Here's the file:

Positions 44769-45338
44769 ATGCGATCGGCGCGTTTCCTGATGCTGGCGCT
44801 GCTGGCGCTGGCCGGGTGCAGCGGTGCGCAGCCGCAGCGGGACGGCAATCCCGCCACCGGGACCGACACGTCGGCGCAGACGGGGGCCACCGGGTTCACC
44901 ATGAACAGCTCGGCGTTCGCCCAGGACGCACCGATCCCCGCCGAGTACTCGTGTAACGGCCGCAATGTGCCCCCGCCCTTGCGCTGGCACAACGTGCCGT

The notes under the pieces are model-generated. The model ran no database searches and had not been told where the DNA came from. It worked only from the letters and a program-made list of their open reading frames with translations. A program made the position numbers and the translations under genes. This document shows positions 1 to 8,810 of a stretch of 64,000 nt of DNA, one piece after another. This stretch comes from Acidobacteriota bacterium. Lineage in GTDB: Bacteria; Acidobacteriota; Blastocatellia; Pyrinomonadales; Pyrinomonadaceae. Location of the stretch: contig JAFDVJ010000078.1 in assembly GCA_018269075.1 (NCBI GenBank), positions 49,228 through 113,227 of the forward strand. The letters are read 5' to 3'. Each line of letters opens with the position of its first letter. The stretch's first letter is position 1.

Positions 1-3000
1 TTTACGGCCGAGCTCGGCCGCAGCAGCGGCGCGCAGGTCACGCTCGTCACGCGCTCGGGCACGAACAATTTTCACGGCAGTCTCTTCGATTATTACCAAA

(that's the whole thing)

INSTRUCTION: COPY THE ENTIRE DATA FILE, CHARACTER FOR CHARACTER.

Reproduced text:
Positions 44769-45338
44769 ATGCGATCGGCGCGTTTCCTGATGCTGGCGCT
44801 GCTGGCGCTGGCCGGGTGCAGCGGTGCGCAGCCGCAGCGGGACGGCAATCCCGCCACCGGGACCGACACGTCGGCGCAGACGGGGGCCACCGGGTTCACC
44901 ATGAACAGCTCGGCGTTCGCCCAGGACGCACCGATCCCCGCCGAGTACTCGTGTAACGGCCGCAATGTGCCCCCGCCCTTGCGCTGGCACAACGTGCCGT

The notes under the pieces are model-generated. The model ran no database searches and had not been told where the DNA came from. It worked only from the letters and a program-made list of their open reading frames with translations. A program made the position numbers and the translations under genes. This document shows positions 1 to 8,810 of a stretch of 64,000 nt of DNA, one piece after another. This stretch comes from Acidobacteriota bacterium. Lineage in GTDB: Bacteria; Acidobacteriota; Blastocatellia; Pyrinomonadales; Pyrinomonadaceae. Location of the stretch: contig JAFDVJ010000078.1 in assembly GCA_018269075.1 (NCBI GenBank), positions 49,228 through 113,227 of the forward strand. The letters are read 5' to 3'. Each line of letters opens with the position of its first letter. The stretch's first letter is position 1.

Positions 1-3000
1 TTTACGGCCGAGCTCGGCCGCAGCAGCGGCGCGCAGGTCACGCTCGTCACGCGCTCGGGCACGAACAATTTTCACGGCAGTCTCTTCGATTATTACCAAA